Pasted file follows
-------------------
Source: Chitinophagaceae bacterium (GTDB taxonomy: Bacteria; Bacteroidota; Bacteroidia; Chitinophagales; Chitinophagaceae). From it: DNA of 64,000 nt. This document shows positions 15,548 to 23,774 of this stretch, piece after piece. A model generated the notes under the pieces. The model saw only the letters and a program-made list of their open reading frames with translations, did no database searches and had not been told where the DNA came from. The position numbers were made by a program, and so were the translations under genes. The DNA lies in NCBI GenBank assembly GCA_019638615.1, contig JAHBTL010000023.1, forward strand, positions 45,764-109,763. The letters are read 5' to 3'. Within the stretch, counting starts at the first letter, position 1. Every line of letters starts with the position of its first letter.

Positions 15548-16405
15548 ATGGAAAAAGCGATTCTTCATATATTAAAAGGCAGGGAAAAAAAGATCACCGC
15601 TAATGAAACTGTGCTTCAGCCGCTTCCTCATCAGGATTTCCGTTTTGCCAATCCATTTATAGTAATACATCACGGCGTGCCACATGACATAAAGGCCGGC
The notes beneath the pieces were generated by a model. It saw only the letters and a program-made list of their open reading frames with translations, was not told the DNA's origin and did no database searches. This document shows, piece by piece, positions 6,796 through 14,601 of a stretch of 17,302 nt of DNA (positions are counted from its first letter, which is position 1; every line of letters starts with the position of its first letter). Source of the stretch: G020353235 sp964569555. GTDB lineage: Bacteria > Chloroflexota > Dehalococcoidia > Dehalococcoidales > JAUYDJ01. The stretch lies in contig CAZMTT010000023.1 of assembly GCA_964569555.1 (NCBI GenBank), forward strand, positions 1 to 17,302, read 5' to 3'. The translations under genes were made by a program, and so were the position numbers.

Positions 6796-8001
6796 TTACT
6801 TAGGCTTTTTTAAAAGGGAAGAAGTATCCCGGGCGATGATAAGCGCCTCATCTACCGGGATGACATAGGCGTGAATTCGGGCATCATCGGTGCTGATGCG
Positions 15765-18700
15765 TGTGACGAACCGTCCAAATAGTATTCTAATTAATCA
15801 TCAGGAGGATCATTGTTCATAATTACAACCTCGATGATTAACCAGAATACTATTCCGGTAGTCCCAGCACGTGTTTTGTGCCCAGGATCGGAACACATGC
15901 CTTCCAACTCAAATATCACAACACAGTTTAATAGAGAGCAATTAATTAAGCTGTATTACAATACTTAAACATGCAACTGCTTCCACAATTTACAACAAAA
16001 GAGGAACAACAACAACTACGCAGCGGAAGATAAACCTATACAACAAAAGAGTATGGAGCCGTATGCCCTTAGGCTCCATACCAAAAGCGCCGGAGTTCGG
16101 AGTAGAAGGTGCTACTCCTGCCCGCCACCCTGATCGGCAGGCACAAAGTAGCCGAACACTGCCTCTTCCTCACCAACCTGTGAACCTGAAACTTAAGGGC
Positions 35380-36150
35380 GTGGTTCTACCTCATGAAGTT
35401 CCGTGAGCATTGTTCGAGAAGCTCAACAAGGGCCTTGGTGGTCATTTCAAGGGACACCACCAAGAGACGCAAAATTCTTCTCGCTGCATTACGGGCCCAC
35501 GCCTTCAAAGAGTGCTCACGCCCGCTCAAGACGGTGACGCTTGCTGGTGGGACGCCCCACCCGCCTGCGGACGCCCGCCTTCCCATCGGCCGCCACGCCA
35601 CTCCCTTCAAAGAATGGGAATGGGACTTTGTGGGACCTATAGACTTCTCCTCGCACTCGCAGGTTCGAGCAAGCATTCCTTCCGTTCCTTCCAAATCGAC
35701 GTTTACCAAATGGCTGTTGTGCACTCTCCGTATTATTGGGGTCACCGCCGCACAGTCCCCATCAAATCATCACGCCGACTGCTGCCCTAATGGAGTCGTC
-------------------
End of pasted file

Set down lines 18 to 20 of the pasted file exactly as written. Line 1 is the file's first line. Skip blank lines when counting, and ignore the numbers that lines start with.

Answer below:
35501 GCCTTCAAAGAGTGCTCACGCCCGCTCAAGACGGTGACGCTTGCTGGTGGGACGCCCCACCCGCCTGCGGACGCCCGCCTTCCCATCGGCCGCCACGCCA
35601 CTCCCTTCAAAGAATGGGAATGGGACTTTGTGGGACCTATAGACTTCTCCTCGCACTCGCAGGTTCGAGCAAGCATTCCTTCCGTTCCTTCCAAATCGAC
35701 GTTTACCAAATGGCTGTTGTGCACTCTCCGTATTATTGGGGTCACCGCCGCACAGTCCCCATCAAATCATCACGCCGACTGCTGCCCTAATGGAGTCGTC